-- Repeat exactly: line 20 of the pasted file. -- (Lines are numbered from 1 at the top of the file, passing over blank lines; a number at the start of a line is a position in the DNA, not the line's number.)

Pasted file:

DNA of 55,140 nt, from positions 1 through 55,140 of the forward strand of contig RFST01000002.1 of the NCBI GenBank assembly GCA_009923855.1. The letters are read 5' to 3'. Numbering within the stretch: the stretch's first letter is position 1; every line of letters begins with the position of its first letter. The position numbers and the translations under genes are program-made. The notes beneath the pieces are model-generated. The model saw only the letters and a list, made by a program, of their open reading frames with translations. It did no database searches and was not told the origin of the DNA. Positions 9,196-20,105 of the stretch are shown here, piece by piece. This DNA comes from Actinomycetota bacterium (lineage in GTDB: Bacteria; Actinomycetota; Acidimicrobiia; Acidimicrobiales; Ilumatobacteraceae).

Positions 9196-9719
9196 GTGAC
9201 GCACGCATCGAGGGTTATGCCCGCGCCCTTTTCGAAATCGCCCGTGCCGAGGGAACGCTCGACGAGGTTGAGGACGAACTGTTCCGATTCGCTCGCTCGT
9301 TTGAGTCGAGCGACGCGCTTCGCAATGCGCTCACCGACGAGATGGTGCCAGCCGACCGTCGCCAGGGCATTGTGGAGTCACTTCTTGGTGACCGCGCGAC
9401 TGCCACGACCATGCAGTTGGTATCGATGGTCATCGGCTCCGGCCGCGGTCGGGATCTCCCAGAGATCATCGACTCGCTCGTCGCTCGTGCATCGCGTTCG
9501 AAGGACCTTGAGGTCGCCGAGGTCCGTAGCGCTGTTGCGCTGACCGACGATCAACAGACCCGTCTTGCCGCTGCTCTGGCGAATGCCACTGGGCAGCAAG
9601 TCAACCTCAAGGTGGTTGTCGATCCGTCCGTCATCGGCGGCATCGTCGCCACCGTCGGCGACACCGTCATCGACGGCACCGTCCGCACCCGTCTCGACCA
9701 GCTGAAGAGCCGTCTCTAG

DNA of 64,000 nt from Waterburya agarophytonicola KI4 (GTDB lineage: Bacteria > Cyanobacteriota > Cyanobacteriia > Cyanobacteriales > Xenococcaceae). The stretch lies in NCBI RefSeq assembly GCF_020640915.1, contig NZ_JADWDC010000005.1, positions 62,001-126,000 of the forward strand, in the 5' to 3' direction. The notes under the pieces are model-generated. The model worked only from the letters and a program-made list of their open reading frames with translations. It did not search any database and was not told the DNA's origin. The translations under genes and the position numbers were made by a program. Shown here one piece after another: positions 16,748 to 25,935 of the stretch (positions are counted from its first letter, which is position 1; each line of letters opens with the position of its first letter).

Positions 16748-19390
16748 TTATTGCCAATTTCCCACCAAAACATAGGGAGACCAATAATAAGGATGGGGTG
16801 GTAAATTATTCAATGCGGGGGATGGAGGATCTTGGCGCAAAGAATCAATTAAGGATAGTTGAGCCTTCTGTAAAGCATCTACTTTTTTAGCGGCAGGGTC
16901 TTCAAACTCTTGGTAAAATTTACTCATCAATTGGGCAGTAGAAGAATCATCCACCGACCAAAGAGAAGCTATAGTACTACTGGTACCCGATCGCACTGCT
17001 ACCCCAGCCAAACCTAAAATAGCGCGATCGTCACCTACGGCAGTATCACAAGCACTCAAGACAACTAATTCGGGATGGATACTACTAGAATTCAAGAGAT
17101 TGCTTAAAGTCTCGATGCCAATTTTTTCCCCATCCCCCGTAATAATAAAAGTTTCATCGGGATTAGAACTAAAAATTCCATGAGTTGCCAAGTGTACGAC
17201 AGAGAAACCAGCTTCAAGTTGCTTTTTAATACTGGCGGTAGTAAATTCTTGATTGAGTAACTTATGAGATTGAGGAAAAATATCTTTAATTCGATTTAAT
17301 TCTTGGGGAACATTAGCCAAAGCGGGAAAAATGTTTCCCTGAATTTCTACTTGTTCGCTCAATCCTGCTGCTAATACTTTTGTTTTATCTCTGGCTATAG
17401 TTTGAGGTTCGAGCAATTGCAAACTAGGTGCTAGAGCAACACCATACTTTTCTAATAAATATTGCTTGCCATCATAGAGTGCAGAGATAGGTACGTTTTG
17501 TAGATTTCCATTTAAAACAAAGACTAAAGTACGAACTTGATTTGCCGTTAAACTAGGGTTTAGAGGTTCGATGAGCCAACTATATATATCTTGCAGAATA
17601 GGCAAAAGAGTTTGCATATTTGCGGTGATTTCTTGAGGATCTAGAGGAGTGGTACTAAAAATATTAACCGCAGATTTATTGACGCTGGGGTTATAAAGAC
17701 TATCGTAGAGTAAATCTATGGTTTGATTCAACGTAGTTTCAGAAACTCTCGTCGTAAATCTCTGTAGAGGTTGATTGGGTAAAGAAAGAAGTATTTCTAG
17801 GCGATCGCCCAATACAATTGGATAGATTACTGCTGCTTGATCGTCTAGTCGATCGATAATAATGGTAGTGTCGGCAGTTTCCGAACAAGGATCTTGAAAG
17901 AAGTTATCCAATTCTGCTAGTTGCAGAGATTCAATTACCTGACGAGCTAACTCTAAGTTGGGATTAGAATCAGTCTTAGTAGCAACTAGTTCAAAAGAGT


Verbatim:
17501 TAGATTTCCATTTAAAACAAAGACTAAAGTACGAACTTGATTTGCCGTTAAACTAGGGTTTAGAGGTTCGATGAGCCAACTATATATATCTTGCAGAATA